Tim Gibbs is playing the role of Jean Valjean in the highly acclaimed musical, Les Misérables, which Taree Arts Council are presenting at the Manning Entertainment Centre from 2nd to 18th November 2018.
Tim, congratulations on scoring the lead role of Jean Valjean in what will undoubtedly be an amazing production. Can you give us a bit of an insight into the character you play?
When we first meet Valjean, he is a broken man with little hope, having been released from jail after serving 19 years under the harshest of circumstances. After struggling to find work and a place to live, he is shown compassion and mercy by the Bishop of Digne – whom Valjean thanks by stealing silver from – but after being arrested again, the Bishop informs the police that Valjean did not steal from him but instead was gifted the silver. The Bishop tells Valjean to use the silver to become an honest man. After coming to an emotional realisation, Valjean breaks his parole to carve out a new life for himself in the service of others – the result being that Valjean spends the majority of the rest of his life on the run from Javert, a Police Captain hell bent on bringing Valjean to justice for having broken his parole.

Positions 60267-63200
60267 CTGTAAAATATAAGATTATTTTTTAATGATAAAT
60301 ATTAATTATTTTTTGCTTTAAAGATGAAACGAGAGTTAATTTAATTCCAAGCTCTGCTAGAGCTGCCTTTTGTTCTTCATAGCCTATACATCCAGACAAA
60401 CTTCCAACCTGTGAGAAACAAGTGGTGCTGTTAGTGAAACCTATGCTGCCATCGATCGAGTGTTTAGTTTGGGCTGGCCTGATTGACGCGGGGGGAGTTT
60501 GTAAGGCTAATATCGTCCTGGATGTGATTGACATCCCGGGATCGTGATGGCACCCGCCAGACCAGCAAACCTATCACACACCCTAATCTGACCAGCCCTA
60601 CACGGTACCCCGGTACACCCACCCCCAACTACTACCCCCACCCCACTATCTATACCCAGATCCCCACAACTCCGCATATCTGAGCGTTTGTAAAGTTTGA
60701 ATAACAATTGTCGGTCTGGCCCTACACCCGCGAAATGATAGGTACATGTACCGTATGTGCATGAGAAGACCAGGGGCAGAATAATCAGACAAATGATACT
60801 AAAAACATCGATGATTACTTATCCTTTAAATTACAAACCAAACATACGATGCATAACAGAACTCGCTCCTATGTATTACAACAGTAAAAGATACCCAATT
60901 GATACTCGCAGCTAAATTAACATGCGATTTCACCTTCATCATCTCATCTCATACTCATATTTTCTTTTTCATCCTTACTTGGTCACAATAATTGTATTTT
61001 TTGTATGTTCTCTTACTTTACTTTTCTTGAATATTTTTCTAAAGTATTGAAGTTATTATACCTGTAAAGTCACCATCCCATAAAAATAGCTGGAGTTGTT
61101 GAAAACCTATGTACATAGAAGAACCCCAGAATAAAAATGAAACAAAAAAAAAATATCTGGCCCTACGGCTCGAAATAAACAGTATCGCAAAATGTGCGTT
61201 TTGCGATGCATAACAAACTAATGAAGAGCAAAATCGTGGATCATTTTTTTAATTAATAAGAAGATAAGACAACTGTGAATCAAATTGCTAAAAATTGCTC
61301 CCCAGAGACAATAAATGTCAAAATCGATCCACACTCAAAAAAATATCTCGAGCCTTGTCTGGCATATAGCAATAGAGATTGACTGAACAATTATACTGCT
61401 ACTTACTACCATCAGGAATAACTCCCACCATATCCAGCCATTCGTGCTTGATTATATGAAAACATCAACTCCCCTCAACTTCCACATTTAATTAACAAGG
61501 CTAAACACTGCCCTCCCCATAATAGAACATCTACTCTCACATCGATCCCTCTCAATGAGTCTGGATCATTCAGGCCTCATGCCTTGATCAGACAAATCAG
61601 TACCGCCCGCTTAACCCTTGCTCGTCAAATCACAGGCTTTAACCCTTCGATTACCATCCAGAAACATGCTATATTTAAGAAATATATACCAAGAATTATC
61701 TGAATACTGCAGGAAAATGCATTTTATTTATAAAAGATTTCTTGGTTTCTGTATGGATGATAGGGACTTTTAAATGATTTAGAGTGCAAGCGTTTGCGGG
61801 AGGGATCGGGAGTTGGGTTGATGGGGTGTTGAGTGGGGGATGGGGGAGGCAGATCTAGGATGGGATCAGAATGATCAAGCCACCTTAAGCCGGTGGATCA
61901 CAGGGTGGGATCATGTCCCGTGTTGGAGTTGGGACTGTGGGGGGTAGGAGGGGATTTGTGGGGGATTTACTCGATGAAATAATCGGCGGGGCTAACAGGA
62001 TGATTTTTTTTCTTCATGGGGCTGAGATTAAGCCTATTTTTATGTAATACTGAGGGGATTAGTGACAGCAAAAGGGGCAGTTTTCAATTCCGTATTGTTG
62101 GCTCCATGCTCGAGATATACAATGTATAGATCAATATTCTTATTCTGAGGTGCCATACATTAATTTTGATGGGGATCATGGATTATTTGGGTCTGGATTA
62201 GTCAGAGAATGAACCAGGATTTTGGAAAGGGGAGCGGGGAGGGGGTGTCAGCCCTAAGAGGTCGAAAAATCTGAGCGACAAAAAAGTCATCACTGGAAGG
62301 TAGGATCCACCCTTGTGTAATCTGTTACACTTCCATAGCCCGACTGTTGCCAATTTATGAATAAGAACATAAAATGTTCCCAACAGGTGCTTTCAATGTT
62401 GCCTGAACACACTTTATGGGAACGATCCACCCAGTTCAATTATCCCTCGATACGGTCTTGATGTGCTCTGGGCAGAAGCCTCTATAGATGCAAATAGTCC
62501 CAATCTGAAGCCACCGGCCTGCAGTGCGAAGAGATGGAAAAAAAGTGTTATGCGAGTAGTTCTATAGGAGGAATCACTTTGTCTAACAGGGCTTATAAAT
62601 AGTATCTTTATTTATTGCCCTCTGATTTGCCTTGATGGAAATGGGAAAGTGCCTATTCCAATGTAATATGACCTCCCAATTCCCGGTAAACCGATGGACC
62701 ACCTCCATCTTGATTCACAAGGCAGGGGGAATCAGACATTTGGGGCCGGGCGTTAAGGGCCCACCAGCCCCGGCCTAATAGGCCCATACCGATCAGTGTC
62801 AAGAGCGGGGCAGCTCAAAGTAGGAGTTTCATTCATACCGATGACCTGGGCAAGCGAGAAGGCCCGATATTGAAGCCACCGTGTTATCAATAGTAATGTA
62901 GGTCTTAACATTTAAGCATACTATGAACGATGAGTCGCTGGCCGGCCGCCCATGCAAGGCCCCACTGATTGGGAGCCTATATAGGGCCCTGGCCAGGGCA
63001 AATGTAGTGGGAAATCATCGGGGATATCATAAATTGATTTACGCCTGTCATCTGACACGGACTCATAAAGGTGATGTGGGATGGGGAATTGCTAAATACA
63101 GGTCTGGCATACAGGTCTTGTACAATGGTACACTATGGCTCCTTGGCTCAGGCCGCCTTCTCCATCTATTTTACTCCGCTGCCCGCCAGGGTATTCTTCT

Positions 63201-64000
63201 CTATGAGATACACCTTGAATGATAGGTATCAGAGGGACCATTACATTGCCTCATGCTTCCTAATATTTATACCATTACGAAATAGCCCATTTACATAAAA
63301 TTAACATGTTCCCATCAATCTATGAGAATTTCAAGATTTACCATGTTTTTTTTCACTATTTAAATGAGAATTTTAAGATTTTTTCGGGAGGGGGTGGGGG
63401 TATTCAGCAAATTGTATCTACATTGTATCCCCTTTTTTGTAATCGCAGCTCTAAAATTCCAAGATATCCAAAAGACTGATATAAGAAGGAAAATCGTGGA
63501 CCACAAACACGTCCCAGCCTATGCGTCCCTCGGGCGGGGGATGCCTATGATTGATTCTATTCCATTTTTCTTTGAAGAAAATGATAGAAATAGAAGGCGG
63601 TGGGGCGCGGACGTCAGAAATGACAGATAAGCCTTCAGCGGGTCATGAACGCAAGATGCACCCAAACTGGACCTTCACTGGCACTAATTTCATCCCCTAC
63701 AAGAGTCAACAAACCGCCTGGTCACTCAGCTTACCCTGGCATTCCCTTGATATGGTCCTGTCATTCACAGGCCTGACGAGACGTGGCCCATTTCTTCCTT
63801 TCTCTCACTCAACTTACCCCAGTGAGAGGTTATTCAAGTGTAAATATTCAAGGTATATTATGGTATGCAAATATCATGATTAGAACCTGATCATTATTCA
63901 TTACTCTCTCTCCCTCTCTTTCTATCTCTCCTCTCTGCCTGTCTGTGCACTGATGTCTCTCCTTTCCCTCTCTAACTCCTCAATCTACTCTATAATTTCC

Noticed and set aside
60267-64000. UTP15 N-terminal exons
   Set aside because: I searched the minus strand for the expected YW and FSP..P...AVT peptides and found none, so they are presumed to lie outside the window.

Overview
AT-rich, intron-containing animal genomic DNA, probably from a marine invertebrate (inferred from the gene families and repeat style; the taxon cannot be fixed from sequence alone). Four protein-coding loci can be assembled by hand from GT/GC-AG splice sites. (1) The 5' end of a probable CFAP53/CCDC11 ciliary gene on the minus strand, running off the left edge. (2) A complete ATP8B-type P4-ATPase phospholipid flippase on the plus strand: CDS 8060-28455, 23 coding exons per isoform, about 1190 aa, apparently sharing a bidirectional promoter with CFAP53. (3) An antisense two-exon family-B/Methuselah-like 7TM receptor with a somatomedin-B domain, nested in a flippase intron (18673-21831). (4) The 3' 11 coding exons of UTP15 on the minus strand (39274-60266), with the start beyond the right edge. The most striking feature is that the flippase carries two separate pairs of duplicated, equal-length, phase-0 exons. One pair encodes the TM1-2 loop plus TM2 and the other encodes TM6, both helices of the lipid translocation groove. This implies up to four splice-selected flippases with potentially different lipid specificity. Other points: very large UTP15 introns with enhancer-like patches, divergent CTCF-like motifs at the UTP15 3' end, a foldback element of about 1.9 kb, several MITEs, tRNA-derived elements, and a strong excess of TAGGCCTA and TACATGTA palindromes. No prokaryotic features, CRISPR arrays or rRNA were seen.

The story covers a period of about 20 years or so during which time Valjean adopts a child (Cossette) and gets caught up in the “School Boy Revolution”, which is the mid-19th Century France version of Schoolies.
Is there anything you particularly love or loathe about your character?
Valjean is a part I have wanted to play for about 15 or 20 years. For me, it is one of my two bucket list roles, with the other being Phantom. Valjean is a man who risked everything to save others and accepted the consequences. He is a man who made a promise and keeps it to his dying breath – a man who is looking for redemption and, though he struggles at times and does make a couple of poor choices, his heart is in the right place.
I have loved being able to bring a range of emotions to the role, which has turned out to be incredibly physical. He gets roughed up quite a bit, and a few of us have had more than our fair share of bruises and scrapes along the way, but it is so worth it! “The Confrontation” is one of my favourite scenes. I think the audience will really enjoy that one!
The style of music in Les Misérables could be described as classical – even slightly operatic. Have you found this to be a challenge at all, or is it something you’re very comfortable with?